American politics is in trouble. A tsunami of unaccountable, untraceable political money is overwhelming the Republican race for the presidential nomination and threatens to do the same to the fall election. For many people, especially progressives, the culprit is easy to name: the Supreme Court’s 2010 decision in Citizens United v. Federal Election Commission, which swept away any limits on election-advocacy ads by corporations, unions, and “independent” political-action committees (PACs) and issue groups. Many progressives believe that Citizens United “made corporations people” and that a constitutional amendment restricting “corporate personhood” will cure this political ill.
Any renaissance of American manufacturing must begin by fundamentally reversing our trade policies—both in general and in particular toward China. Over the past two decades, leading U.S. manufacturers, both the venerable (like General Electric) and the new (like Apple), have offshored millions of jobs—by one recent estimate, 2.9 million—to China to take advantage of the cheap labor, generous state subsidies, and low currency valuation that are linchpins of China’s mercantilist development strategy.
Robert Kuttner says house prices are falling again, threatening our fragile recovery. But there are solutions.
In most U.S. cities, housing prices are falling again. In the most recent Case-Shiller index, released Tuesday and showing December prices, they were down in 18 out of 20 metropolitan areas. The Boston metro area did "better" than most -- down only 0.8 percent over the previous year.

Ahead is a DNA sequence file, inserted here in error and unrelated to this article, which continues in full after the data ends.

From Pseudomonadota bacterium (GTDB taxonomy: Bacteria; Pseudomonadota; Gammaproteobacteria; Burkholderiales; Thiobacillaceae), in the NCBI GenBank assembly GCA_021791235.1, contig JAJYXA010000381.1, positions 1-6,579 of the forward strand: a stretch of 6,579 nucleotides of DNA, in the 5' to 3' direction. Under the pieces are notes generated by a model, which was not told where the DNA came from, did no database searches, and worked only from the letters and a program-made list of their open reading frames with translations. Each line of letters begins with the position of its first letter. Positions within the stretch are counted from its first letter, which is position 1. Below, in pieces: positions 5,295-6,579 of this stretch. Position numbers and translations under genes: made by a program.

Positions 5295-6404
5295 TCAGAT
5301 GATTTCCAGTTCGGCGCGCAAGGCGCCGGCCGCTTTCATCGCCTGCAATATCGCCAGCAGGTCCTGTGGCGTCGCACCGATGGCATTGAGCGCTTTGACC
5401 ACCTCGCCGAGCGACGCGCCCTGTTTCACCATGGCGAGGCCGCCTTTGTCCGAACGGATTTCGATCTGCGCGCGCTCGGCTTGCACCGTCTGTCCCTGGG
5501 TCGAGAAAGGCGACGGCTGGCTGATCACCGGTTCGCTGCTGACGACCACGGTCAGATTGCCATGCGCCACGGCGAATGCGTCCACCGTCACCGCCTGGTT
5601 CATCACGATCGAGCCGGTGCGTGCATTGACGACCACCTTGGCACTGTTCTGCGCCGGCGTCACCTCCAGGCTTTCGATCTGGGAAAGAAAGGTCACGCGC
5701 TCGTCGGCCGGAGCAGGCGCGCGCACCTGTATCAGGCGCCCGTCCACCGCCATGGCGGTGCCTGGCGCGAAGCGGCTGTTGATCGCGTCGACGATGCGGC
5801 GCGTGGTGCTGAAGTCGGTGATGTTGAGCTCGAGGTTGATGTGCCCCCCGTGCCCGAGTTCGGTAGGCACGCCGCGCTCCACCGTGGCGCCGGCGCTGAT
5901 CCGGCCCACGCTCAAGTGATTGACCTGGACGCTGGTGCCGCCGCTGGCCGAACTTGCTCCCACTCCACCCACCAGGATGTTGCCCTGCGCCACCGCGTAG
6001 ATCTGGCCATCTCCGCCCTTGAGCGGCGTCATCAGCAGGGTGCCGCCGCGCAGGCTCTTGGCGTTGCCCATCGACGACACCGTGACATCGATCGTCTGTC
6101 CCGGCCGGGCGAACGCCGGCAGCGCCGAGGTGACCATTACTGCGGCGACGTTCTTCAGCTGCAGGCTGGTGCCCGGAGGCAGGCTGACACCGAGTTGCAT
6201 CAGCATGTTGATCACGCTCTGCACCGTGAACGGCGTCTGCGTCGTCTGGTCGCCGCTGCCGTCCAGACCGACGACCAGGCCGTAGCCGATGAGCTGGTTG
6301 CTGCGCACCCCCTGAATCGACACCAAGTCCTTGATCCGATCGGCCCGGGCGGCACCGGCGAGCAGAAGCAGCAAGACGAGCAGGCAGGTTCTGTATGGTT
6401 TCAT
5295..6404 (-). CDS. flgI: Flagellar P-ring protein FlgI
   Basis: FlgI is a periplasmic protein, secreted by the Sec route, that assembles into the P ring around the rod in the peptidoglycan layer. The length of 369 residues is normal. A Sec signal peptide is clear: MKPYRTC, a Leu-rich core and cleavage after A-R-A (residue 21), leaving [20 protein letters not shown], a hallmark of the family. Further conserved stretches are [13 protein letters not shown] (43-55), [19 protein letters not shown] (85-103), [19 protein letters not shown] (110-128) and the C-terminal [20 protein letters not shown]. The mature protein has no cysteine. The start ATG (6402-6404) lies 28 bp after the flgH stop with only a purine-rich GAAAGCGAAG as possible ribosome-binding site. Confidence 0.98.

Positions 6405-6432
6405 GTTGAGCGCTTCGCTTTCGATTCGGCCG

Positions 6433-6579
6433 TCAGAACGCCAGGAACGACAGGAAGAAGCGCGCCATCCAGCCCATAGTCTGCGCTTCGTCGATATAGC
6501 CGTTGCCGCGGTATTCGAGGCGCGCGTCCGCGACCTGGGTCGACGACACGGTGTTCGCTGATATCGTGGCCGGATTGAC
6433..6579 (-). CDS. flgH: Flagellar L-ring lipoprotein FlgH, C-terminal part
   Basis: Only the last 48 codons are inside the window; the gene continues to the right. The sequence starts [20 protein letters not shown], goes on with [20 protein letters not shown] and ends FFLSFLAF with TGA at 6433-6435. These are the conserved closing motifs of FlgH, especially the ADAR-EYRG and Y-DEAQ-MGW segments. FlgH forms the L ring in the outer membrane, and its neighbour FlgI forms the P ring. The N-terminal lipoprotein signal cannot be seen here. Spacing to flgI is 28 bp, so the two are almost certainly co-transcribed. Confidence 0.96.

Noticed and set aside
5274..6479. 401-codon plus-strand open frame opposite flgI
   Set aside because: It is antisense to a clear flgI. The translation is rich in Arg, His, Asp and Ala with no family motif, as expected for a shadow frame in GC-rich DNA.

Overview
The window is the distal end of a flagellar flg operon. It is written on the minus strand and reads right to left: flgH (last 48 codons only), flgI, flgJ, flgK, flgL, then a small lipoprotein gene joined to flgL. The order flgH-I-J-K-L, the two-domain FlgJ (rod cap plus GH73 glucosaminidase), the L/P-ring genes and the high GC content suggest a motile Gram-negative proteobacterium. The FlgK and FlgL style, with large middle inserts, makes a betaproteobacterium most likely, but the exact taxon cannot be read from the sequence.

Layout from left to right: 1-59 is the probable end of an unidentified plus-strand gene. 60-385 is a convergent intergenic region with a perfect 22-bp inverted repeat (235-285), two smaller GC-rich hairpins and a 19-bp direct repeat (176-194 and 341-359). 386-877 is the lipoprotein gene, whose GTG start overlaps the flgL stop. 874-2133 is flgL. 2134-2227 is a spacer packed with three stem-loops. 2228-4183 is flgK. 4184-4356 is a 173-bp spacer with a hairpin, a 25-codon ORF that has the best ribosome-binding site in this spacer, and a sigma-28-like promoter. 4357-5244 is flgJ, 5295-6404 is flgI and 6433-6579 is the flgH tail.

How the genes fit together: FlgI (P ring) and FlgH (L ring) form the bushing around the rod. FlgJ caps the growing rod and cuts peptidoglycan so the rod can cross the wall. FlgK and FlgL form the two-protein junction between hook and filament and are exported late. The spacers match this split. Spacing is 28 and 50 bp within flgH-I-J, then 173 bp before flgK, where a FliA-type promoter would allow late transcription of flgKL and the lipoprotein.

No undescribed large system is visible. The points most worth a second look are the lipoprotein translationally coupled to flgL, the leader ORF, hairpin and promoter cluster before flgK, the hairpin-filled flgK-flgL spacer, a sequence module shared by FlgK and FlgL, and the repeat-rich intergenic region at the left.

That's bad news for the economic recovery, the financial system, and the American middle class. There are solutions that could restore a normal housing market -- but political gridlock and the influence of the financial industry are keeping them off Congress' agenda.
In what should be a shock to no one, the public isn't exactly happy with the provisions of Bowles-Simpson:
In the survey, 57% of respondents said they were uncomfortable with gradually raising the Social Security retirement age to 69 over the next 60 years. Some 41% said they were somewhat or very comfortable with the idea.
Roughly 70% were uncomfortable with making cuts to programs such as Medicare, Social Security and defense in order to reduce the deficit, with 27% saying they were comfortable.
Since the Democrats have set themselves up for an election-year tax-cut brawl, this article on the little-known realities of Bush administration's signature tax cuts is worth reading. For instance, no, letting the cuts for upper-income brackets expire won't hurt small business. Perhaps more surprising to some, the tax cuts have actually slowed economic growth since they were enacted.
Yesterday, we explored how conservatives view deficits, and I noted that National Review's Kevin Williamson, who wrote a piece in May criticizing the Republican establishment's nonsensical approach to tax cuts, hadn't commented on recent comments from prominent Republicans arguing that tax cuts raise revenue.
As we assess the results of the massive oil disaster in the Gulf of Mexico -- "Our job basically is to keep the boot on the neck of British Petroleum," says Interior Secretary Ken Salazar -- it's worth noting that we have a situation where massive environmental and economic damage has been caused by a private company, but the costs would be born by the public. Except it turns out we have an Oil Spill Liability Trust Fund, which assesses a small tax on oil companies and saves the money to cover the economic costs of an event such as this one. (The Obama administration has said the direct costs of the spill will be covered by BP.)